Eye Emergencies in Denver, CO
An eye emergency is any eye injury or eye trauma that puts your eyesight at risk. Most eye emergencies require immediate attention.
At The Denver Ophthalmology Center, we take urgent eye problems seriously and want to make sure you have the information you need in these situations. If you believe you are experiencing an eye emergency, contact your doctor immediately and follow the advice below. If your doctor is unavailable, go to the nearest emergency room.
If You Are Experiencing An Eye Emergency, Follow These Instructions
- DO NOT touch the affected eye.
- DO NOT attempt to remove anything from the eye, including contacts.
- DO NOT use anything to treat the eye, from cotton swabs to tweezers.
- DO NOT let a burn or wound become contaminated. Avoid breathing or coughing near the affected eye.
- DO lightly patch the eye closed — without touching it — until the eye can be treated.
How to Respond to Different Types of Eye Emergencies
If you have experienced, or are experiencing, any of the below events, follow the relevant advice and seek professional help.
Experience the difference.
Contact an eye care specialist or visit an emergency room immediately. Many forms of vision loss are rapid and painless, meaning that pain isn’t a good indicator of how serious or permanent vision loss may be. Many forms of vision loss also require treatment within 60 minutes of the first symptoms appearing.
Cut, Torn, Or Damaged Eyelid
Very carefully wash the eye. Apply antibiotic ointment to the eyelid. Place a patch over the affected eye. If the injury is bleeding, apply gentle pressure with a clean, dry cloth until it stops. Then, cover the area with a clean dressing, and place a cold compress on it to reduce pain and swelling. Once you have done the above, seek medical attention at once.
Seek medical help immediately. In the meantime, keep the affected eye closed and apply cold compresses very gently to reduce swelling and to stop bleeding. Under NO circumstances should you apply pressure to stop bleeding.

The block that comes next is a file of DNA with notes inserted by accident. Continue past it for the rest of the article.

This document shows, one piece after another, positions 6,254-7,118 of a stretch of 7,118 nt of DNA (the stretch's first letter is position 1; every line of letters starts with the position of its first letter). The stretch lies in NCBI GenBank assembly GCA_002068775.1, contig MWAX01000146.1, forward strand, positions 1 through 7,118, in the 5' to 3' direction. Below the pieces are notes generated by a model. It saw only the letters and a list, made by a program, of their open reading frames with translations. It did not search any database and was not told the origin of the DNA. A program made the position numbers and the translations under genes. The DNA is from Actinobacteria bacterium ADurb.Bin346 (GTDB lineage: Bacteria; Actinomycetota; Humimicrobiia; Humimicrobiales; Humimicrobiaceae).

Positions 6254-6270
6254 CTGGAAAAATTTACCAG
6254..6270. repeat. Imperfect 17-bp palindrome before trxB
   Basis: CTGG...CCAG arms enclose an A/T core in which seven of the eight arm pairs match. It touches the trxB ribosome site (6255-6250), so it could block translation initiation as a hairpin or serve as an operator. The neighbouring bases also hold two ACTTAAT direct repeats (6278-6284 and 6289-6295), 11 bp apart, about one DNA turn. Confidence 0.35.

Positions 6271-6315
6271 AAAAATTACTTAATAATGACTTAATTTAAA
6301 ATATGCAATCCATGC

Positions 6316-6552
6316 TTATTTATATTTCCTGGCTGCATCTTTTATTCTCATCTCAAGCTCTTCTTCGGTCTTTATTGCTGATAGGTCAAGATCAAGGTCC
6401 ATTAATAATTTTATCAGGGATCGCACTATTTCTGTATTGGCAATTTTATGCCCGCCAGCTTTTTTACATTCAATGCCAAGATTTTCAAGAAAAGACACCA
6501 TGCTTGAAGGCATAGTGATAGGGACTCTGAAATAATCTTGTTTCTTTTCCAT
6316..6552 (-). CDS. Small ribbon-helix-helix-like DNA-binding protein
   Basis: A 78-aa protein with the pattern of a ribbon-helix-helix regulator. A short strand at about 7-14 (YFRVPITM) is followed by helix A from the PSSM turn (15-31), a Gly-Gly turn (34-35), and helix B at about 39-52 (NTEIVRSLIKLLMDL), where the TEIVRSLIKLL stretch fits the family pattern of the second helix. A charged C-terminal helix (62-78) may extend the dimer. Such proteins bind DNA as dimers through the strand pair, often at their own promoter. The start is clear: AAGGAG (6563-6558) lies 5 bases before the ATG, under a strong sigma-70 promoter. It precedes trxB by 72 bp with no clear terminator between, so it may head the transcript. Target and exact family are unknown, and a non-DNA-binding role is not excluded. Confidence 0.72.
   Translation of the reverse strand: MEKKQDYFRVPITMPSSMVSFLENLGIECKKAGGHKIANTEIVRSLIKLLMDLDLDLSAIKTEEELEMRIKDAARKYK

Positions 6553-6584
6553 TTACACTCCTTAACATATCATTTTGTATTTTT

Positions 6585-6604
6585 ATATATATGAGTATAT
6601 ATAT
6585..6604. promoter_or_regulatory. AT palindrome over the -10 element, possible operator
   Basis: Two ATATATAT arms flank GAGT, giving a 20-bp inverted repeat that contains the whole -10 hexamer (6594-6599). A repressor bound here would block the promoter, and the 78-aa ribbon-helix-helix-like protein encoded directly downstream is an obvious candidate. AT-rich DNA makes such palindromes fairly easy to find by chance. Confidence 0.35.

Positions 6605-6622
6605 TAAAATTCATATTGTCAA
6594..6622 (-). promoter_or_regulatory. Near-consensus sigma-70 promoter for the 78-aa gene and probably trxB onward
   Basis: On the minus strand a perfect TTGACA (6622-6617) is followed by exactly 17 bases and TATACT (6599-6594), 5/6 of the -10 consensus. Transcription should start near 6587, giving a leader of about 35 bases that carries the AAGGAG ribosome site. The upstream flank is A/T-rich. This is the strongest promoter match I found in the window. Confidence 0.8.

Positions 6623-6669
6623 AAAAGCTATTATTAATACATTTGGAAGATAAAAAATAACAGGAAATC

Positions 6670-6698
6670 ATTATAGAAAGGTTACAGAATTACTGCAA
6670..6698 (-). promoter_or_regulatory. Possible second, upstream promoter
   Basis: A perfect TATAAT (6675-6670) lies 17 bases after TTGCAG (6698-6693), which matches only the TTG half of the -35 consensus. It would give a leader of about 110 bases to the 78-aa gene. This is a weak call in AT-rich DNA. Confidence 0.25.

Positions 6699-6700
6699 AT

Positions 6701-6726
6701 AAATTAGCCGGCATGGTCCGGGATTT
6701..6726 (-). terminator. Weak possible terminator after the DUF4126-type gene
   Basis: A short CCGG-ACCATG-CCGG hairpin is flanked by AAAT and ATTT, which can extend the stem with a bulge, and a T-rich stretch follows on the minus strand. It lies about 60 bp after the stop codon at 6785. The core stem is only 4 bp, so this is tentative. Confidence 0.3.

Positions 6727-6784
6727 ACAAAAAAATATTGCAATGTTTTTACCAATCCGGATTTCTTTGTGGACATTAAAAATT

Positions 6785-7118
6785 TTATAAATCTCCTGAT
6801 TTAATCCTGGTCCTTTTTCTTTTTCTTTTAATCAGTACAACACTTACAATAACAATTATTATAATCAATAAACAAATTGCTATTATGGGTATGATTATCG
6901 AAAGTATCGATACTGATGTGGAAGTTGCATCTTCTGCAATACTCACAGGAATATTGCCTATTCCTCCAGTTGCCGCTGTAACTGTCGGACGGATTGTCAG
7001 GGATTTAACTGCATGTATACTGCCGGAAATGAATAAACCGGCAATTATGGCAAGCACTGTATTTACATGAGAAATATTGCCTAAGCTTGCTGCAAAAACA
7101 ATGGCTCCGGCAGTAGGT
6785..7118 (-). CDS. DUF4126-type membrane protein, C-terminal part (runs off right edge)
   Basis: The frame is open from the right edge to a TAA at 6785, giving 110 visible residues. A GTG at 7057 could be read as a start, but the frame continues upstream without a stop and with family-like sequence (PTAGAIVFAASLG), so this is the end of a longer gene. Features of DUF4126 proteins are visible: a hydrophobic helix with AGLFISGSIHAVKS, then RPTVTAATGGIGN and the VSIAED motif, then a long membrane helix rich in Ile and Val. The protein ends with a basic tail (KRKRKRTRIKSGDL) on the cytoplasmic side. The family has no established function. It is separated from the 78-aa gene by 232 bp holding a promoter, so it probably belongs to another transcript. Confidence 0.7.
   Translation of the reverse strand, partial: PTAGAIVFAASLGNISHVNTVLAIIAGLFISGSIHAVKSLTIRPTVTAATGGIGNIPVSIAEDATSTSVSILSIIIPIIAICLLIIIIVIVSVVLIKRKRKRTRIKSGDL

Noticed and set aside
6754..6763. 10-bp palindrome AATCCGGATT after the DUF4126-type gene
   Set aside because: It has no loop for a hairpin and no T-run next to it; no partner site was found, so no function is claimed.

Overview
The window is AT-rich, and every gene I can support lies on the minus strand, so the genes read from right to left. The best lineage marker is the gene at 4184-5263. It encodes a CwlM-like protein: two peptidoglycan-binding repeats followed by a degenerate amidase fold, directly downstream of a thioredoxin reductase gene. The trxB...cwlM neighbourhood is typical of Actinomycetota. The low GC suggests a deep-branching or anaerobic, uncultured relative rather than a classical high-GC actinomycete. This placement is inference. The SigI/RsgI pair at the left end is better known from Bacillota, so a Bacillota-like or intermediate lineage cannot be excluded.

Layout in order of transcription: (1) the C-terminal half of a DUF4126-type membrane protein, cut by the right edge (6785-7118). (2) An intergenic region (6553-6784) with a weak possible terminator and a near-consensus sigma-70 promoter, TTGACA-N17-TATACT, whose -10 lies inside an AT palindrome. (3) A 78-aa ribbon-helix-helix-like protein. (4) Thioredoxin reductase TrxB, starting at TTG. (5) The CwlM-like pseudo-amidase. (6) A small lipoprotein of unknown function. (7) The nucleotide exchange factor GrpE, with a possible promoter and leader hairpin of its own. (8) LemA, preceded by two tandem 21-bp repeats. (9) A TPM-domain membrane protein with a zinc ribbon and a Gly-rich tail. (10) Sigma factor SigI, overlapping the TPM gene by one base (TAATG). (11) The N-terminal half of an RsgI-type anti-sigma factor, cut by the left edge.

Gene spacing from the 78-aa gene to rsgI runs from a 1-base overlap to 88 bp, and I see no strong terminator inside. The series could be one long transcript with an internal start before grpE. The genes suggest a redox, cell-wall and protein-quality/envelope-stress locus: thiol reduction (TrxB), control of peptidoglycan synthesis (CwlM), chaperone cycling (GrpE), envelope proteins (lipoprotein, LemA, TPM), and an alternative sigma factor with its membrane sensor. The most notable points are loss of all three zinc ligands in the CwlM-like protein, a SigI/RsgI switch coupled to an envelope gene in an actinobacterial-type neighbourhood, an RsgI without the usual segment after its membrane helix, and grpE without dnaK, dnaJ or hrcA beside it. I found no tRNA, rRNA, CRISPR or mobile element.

One eye bulging is always a serious sign, especially in children. Visit an eye health specialist or go to the nearest emergency room right away to have it evaluated.
Something Is Stuck in The Eye
DO NOT rub the eye. Have someone besides the affected person wash their hands and examine the eye in a well-lit area. The affected person should look up, down, left, and right to reveal every part of their eye. If the object is on the eye, gently rinse the eye with water. Consider using an eye dropper, positioned above the eye’s outer corner. Afterwards, contact your doctor or visit the emergency room.
Something Is Embedded in The Eye
DO NOT attempt to remove the object. DO NOT touch or apply pressure to it. After calming the affected person, wash your hands and follow these instructions. If the object is large, place a paper cup or cone over the injured eye and tape it in place; if it’s small, cover the eye with a clean cloth or other sterile dressing.
Cover the uninjured eye with gauze or a clean cloth: covering both eyes helps to prevent eye movement. Then, get medical help immediately.
Chemical Eye Injury
Flush the eye with cool tap water immediately. Position the head so that the affected eye is down and to the side. Hold the eyelid open and allow gently running water over the eye for 10 minutes. In the case where both eyes or other body parts are affected, the affected person should take a shower. Alternatively, fill the sink with water and have the affected person open their eyes under water, slowly shaking their head from left to right.
If the affected person is wearing contacts and they were not flushed out by water, have them attempt to remove their contacts only AFTER flushing has been attempted. Continue flushing procedures with clean water or a saline solution while seeking urgent medical care.
Bleeding in The Eye
Call your doctor if you have an eye hemorrhage in both eyes at the same time, or if it coincides with other bleeding symptoms, such as easy bruising or bleeding gums. Visit your eye care professional or an emergency room immediately if the above happens in conjunction with pain, a history with bleeding disorders or high blood pressure, injury to the affected eyes, or vision changes such as blurry vision, double vision, or general difficulty seeing.
Abnormal Pupil Shape or Size
See your doctor if you have persistent, unexplained, or sudden changes in your pupil’s shape or size. These can be signs of a very serious condition. If your pupils appear different following an eye or head injury, get medical help immediately.
To contact us with emergency concerns or more information, call The Denver Ophthalmology Center at (303) 991-9662.